4 Big Problems in a Toxic Relationship Which Warn It’s High Time You Took Measures

My friend Anna complained to me that she was seeing someone who hadn’t always been kind to her and that the relationship caused her much more stress and pain than happiness.

Here is her story:

“He makes me extremely anxious,” she confessed, making a sad grimace on her face ”He is constantly criticizing me, and on the top of that, he seems emotionally stuck in high-school. Sometimes he tries to belittle me when he’s stressed, and I’m so obsessed with him that I hold entire conversations with him in my head. I don’t know how long I would be able to stand this. ”

Some of the most poisonous people come disguised as friends, family or romantic partners.

And Anne is one of the many who tries to maintain a healthy life while being in a relationship that is poisoning and exhausting for her. The sad truth is that any toxic relationship can ruin your normal life. It is a fact that our well-being starts failing if we have to maintain a toxic, stressful relationship or live in such an atmosphere. Marriages, family members, friendships, co-workers, and bosses can all be toxic to our overall health.

The Whitehall II study also supports this theory.

Researches who conducted the study examined more than 10,000 people in 12 years. They proved there is undoubtedly a connection between toxic relationships, anxiety and one’s overall health condition. The participants who were in relationships that made them feel sad or unhappy were at higher risk of developing heart diseases, including heart attacks and strokes than the ones whose close partnership was filled with positive emotions.

If you, too, have struggled with a toxic relationship or you have a friend going through this, I hope these 4 big problems outlined below would warn it’s high time you took measures against the toxic individual in your life.

1. You can’t deny they are constantly hurting you.

First and foremost you need to accept the situation the way it is. There is no point in judging and criticizing the other because this could make you feel tense and lonely. After that, you should be prepared to go through a period of disappointment that you are not able to get along with them. During this time you can deny their existence or pretend that they aren’t hurting you. You can block their texts and emails, and avoid every occasion to meet them. But these are all ways of resistance, and they won’t help handle the problem. It’s the other way round; such actions only make the other person more embedded in your mind.

So to deal with a toxic partner and relationship you should admit that your relationship with them is complicated. This way you would give yourself the opportunity to take real measures about the difficulties you are having with your partner. Most importantly, accepting the reality of a problematic relationship allows us to soften. This softening could open the door to your compassion for the other person. And provide you with the wisdom you need to deal with the problems.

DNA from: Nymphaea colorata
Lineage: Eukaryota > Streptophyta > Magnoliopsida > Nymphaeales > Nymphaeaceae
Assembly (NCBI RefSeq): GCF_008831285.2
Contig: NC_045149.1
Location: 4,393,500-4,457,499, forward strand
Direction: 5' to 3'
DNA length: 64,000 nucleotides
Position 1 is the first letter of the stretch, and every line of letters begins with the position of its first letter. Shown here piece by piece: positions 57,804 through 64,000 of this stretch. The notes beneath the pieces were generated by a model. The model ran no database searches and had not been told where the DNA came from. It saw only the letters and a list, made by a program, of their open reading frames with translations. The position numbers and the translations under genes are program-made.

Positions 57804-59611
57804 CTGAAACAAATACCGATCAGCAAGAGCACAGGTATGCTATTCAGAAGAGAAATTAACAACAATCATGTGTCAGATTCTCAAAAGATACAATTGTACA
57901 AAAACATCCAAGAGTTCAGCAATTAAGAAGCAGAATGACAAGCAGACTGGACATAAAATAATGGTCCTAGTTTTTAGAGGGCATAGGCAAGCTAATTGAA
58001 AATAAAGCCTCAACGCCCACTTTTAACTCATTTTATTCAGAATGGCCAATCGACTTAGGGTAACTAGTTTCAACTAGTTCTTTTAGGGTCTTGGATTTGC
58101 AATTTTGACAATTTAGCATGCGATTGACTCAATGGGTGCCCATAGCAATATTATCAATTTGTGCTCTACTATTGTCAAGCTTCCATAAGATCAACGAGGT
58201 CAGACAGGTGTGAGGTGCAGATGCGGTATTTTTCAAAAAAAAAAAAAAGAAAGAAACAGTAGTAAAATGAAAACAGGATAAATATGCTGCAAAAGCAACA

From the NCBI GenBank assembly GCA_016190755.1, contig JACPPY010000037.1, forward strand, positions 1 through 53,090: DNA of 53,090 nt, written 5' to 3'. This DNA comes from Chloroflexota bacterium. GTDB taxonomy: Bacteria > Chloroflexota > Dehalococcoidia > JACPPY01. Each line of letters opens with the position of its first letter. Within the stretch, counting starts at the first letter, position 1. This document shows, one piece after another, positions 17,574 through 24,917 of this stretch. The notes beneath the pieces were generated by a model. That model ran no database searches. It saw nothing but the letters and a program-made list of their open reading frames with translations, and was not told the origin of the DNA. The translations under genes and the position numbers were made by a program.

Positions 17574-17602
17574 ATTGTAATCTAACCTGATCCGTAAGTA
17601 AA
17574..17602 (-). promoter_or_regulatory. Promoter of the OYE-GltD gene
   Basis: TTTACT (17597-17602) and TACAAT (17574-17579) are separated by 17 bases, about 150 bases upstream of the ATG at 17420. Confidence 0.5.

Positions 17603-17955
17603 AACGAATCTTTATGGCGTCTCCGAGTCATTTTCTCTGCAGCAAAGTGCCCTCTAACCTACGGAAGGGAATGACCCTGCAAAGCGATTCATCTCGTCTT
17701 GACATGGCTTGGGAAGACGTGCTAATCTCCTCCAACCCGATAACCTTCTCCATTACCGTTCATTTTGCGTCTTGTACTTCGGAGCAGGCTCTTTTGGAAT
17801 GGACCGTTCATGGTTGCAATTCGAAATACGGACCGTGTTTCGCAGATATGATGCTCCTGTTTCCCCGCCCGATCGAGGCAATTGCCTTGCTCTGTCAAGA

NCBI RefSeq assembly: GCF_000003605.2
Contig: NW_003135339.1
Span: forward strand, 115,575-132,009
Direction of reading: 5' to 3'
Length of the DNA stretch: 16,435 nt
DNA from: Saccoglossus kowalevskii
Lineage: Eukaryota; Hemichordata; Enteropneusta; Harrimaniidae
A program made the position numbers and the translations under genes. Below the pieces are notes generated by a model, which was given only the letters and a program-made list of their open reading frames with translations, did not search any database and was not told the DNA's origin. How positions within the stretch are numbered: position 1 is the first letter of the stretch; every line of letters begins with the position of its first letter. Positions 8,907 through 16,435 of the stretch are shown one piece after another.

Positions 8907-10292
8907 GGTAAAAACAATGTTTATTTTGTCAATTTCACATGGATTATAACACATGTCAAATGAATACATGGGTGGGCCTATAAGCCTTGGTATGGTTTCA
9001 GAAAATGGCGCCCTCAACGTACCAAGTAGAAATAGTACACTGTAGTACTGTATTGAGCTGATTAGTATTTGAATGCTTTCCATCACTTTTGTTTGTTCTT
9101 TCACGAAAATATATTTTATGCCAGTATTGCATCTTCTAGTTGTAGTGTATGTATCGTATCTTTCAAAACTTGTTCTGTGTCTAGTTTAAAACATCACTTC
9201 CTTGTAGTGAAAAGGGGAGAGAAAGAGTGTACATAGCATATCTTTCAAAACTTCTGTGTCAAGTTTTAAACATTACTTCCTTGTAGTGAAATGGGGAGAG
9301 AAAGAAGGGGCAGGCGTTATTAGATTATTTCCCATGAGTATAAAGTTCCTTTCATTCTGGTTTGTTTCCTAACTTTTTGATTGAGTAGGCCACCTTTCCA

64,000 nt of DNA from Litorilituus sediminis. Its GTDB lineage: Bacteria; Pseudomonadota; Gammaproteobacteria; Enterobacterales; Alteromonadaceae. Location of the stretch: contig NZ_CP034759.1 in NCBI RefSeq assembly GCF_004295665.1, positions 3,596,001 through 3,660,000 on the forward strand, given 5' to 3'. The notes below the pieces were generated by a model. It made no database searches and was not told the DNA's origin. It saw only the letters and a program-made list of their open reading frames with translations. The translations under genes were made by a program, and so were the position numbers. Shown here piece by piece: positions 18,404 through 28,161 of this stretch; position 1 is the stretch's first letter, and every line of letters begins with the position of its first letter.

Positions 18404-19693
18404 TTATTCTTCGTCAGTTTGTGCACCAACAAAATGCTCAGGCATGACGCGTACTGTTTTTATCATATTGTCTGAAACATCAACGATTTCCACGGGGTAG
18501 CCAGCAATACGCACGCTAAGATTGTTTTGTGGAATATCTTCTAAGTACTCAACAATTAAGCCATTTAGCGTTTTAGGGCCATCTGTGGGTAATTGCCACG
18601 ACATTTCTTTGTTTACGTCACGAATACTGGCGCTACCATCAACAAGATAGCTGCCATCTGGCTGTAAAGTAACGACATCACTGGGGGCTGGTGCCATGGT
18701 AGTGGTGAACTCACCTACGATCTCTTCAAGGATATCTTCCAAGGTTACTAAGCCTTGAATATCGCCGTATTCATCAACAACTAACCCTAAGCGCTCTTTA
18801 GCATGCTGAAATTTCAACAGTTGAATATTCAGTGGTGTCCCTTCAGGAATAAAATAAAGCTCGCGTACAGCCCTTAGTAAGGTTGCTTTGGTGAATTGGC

2. Should you notice any abuse, remember that the situation has already become incredibly dangerous.

“If you or your friend are being abused, you may fear for the safety. You may be in a deep state of denial, you may have been threatened directly by your partner to keep the abuse a secret, or maybe scared and humiliated about what is happening,” Dr. Klapow a clinical psychologist and host of “The Kurre and Klapow Show,” says.

She advises us to proceed with extreme caution.

“If you come right out and just accuse the significant other of abuse, initially you are likely to get defensiveness, push back, and even dismissal,” adds Dr. Klapow. “It is important to express your general concern about the relationship. Then it is important to commit to being a safe and confidential place for communication.”

The doctor explains that you or your friend may not be ready to accept that there is such a severe problem. So you or your friend might need someone to go to and talk about it.

“You can turn to local shelters or abuse protection organizations.”

The goal is to declare the seriousness of the problem very clearly and try taking real steps towards working things out.

3. Things are not improving on their own.

If you have reached such a point in your relationship, then you should stop living in delusions that it is healthy and happy one. That will not make the relationship less toxic. It could only make your or your friend’s mental condition worse. So, admit that you are dealing with a toxic person. And tell this person how you feel. Try something like this:

“When we are together, I feel tense and nervous, and I can’t rest or behave normally. We need to do something about it because this has been the case for a long time.”

It takes courage to tell the truth because often it makes people angry. But your partner will probably be mad at you anyway, no matter what you do. This is part of their toxic personality. So, although they almost certainly won’t like hearing the truth, you need to tell it to them to free yourself from this burden which is weighing you down.

4. You feel traumatized by your toxic partner’s behavior.

Inform your partner or friend about the way you feel so that they are aware of it. Then talk to a professional, such as a guidance counselor or a psychologist. Sexy Intelligence hopes things don’t have to go that far. But if the toxicity in your relationship is taken to an extreme, immediate assistance might be what you need.

If you don’t take precautions, the emotional (and maybe physical) trauma could become worse, and it takes more than just time to heal from toxic relationships.

This website uses cookies to improve your experience. We'll assume you're ok with this, but you can opt-out if you wish. Accept Read More

cialis 20mg kaufen cialis online bestellen
buy metronidazole online